clamped dramas, a loveliness without thee,
A cheapness I would not by—nor defend
On the name of my artistic soul.
Did my lavender greet you and cherish you again,
And shall such a loving bud be that of thine;
But to speak less, and remain silent, o my friend—
is but a garment; a nicety to the friendly mind,
Oft’ cornered in daylight, but glazy to the lone night,
The night is kind and festive, unlike the wan sunlight,
Rotting ever is its flesh, dimmed by such sharp sins;
And grandeur and artiste which I once befriended,
That I was a deep dear of whom—‘till I was torn,
By the disfigured spring and summer
Blaming the poor beheaded winter,
A thousand miles from here, into the West yonder.
But who is to love by the spring and bright,
But who is to listen, to hear by the moonlight,
To linger forever ‘till I catch your sight,
To hesitate to claim your love, forever;
Which steals and shine on a lie, that eternally;
Who stand not by my side, in a fateful wake
Of dozens of seas and shores—and untouched dust;
And then all died, so that I ask you,
My literature, whose heart has been but one love,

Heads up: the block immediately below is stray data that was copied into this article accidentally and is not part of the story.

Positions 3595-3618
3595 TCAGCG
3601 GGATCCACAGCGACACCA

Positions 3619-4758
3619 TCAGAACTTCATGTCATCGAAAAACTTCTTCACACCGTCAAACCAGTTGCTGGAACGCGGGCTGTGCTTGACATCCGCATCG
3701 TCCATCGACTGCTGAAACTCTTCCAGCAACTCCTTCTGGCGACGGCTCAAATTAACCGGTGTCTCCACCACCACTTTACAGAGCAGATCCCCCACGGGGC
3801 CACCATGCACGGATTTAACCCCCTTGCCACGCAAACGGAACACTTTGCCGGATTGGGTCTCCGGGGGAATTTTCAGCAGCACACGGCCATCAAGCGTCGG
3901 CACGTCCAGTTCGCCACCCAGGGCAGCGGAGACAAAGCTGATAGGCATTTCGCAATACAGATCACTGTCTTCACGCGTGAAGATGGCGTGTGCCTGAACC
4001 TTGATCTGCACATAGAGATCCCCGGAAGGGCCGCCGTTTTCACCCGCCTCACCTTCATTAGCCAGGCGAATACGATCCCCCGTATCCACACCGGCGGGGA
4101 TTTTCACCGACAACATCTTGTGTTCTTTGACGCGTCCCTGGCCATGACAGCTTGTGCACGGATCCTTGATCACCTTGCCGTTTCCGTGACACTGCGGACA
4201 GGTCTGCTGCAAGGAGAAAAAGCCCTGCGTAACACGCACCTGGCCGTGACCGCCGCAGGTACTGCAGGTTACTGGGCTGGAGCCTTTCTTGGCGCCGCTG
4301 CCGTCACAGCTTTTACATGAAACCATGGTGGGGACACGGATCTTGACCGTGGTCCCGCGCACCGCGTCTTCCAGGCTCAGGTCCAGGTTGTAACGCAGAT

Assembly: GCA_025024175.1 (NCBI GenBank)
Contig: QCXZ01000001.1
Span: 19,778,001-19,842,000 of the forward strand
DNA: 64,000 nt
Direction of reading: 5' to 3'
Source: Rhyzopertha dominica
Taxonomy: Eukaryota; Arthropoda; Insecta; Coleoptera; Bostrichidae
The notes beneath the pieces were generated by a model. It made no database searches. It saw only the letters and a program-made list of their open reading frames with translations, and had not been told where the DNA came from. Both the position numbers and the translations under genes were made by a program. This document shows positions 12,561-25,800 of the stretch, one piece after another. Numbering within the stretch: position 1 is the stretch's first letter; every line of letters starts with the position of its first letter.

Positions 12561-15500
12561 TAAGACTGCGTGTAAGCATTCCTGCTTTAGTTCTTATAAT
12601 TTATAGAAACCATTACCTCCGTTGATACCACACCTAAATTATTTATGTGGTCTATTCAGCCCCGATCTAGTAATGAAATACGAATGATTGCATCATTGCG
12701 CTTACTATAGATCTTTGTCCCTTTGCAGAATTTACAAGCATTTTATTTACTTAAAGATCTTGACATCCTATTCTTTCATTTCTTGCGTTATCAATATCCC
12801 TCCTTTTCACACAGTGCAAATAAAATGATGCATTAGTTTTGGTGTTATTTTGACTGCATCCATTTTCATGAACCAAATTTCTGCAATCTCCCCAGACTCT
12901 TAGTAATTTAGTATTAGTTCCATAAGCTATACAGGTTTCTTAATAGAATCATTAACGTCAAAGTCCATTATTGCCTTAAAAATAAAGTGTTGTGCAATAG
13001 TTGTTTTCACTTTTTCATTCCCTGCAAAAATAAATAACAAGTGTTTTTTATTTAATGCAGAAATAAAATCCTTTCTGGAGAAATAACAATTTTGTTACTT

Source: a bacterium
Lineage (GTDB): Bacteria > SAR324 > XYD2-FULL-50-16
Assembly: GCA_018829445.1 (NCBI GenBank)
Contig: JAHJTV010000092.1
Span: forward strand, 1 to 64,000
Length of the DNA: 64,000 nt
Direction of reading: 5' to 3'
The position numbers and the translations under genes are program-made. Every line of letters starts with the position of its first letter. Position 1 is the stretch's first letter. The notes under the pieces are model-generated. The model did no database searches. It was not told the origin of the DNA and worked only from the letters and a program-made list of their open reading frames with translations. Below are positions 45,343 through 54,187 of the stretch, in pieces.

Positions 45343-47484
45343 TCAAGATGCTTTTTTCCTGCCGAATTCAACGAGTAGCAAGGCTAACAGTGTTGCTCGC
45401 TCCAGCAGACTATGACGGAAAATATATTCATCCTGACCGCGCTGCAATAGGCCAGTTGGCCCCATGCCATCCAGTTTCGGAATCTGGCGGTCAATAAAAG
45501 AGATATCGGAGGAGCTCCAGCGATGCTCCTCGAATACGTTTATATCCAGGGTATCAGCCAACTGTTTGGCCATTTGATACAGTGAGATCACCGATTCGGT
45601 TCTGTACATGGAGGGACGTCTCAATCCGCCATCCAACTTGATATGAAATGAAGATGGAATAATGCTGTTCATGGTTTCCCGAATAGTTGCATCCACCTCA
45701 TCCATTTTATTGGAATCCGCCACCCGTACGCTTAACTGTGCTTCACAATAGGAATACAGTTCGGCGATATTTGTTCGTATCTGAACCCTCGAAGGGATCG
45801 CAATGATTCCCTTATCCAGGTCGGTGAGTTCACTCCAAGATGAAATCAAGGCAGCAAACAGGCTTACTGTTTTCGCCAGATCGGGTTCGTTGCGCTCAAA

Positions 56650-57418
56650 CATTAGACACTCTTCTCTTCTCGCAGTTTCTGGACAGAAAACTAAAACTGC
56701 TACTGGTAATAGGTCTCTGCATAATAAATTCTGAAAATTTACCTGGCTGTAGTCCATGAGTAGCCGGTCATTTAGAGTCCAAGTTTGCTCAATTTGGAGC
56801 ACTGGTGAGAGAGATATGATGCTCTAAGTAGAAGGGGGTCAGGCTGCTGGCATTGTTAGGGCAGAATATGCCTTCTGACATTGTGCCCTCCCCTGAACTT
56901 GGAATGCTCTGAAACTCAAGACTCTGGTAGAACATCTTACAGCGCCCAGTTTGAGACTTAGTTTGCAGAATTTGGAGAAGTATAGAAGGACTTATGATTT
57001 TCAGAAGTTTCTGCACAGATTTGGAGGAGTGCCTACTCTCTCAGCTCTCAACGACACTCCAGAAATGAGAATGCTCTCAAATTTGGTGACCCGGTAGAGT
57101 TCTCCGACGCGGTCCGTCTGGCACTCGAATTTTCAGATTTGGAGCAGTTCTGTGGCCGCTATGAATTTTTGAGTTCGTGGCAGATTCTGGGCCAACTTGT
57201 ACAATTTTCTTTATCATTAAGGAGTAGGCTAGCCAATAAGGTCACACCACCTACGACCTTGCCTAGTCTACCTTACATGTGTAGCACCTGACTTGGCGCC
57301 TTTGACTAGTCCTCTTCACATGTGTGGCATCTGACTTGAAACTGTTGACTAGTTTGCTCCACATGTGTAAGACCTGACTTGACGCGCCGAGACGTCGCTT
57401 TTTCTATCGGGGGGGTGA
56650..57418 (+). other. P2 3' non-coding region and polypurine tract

Whose heart been pained, and disgraced;
In a suited torment and whirling betrayal,
To see once more, a night of sparkles and shades,
To rejoice by a lake of wind, and beautiful glades;
To relish more the charm of poetry, and the beastly—
but glorious freakish rain, so long as you are with me.
In a thought of mine, springs the midnight air;
All is my free beauty so cold and fair,
And I am devoid of a hundred stellar suns;
The illiterate to read, the stifled anguish gone.
In a thought of thee, springs the buoyant mind;
A painting so clear with an electric lair,
That all are a guitar and drum, as it sounds;
That a renewed love has been found.
In a thought of ours, springs the forest rain;
A poem to dim down that eternal drain,
To cease the doubts, and decipher all pains,
Bring me my sweet love, my immortal friend.
In a thought of love, springs the live sonata;
That all hesitation is a panorama,
Like the dramatic act, and its tragedies;
I shall sink myself in thy melodies.
In a thought of breath, springs the sweet song;
That battles rage and its dark humour,
That all mirages shall live in downpours,
That all happiness shall last a night long.
In a thought of fate, springs the sweet poem;
All in my life is a literary grandeur,
All within me desires to writ and love;
All about me in a satin room.
In a thought of joy, springs the sweet tale;
I shall wish thee the best of all and well,
I shall wish thee love, and a story to tell;
In one decreed satire, and hurried wedding bell.
In a thought of two, springs our promise;
All my nightingale and its sweet bliss,
Who is to cherish thee, so grand and wise;
Who is to be thine, so wild as a surprise?